Primary education promotes a culture of peace and non-violence as it aids to develop the personality of the child, his talents, physical and mental abilities to the maximum potential. Conveying the values of education will foster the individual development of the child that includes dignity, self-awareness, self-esteem and self-confidence (Archard 2010). Therefore, these factors will collectively contribute towards the promotion of the culture of peace and non-violence in the community.

Importance of Quality Primary Education

Primary education promotes the formation of a democratic society as it prepares the young citizens for the responsibilities and roles that they have to take on at the attainment of maturity. It cultivates the virtues, skills and knowledge that are required for the participation in politics and there the role of education comes to play. Conscious social reproduction is the core of democratic politics and is facilitated at a younger age by quality education (Amundsen and Wilson 2012).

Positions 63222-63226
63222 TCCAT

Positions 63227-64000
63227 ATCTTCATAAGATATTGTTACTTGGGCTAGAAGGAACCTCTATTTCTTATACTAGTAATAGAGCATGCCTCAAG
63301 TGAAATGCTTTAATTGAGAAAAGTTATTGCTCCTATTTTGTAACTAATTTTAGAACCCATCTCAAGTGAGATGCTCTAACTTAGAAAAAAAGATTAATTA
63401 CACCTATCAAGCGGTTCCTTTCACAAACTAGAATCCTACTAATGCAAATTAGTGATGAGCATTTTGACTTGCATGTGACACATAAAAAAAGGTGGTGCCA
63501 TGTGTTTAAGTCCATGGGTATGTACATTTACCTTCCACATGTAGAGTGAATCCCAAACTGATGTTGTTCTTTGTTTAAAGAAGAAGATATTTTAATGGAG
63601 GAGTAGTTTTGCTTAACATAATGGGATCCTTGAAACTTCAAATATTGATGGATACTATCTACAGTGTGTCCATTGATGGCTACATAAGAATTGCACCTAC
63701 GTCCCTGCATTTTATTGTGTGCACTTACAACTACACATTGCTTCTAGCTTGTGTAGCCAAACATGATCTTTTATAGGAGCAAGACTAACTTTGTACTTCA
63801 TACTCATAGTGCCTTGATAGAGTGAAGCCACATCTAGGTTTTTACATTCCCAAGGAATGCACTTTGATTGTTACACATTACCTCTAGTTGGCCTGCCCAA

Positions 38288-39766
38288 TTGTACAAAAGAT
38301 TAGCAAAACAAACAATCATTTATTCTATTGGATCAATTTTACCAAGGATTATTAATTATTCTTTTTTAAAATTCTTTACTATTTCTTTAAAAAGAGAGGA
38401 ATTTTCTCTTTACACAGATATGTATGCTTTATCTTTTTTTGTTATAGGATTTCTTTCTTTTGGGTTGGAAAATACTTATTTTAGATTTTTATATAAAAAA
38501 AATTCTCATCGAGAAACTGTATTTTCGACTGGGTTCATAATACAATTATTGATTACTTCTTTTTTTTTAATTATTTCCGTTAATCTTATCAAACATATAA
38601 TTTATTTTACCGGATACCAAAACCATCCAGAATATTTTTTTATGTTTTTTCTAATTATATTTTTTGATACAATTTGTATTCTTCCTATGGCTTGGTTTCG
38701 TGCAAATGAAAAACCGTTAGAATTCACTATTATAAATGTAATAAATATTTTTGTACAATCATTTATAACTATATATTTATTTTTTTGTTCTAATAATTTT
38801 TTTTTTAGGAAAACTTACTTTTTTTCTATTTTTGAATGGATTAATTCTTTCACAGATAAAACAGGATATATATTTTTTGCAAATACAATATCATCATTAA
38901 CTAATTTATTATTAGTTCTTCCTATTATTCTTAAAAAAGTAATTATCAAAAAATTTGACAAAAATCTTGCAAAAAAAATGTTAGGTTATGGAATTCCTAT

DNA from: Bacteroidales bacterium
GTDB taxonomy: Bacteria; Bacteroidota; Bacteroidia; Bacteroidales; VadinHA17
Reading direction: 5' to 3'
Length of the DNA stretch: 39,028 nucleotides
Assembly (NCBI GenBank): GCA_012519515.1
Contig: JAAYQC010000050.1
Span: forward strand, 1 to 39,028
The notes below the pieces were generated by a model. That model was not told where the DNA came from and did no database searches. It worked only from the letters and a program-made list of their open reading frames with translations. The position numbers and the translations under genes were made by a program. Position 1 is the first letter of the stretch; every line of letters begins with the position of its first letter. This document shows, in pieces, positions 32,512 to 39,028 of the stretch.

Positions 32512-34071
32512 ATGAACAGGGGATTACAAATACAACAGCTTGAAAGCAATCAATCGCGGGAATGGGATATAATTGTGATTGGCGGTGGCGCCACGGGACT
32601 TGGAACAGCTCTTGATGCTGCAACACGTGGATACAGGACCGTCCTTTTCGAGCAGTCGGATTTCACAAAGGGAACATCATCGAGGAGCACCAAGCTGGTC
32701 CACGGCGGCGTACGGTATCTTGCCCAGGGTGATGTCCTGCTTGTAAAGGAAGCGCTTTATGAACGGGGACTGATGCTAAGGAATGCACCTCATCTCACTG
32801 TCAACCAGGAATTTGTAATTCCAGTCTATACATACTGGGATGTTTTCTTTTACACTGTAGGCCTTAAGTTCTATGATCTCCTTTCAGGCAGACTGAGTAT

Quality of education has an impact on the economic growth, distribution of income and individual earnings. An educated society translates into the process of economic growth in the developing economies and this provides the government to alleviate poverty. Quality education sharpens the cognitive skills and therefore develops a quality labor force (Penn 2014). This, in turn, has a robust and strong influence on the economic growth.

I conducted an interview with an elderly person, who is 70 years old with nickname Alice. She puts up in my locality who responded actively to the questions of the interview. I have followed all the ethical aspects while conducting the interview. She was born of a Christian family in the year 1946 in the United Kingdom and has spent her entire childhood in the city of London. Therefore, her childhood had been shaped based on the reflection of the community and cultures of England during her growing up years as a child. The transcript of the interview has been documented below.

How was the lifestyle of the community of the era of your childhood in London?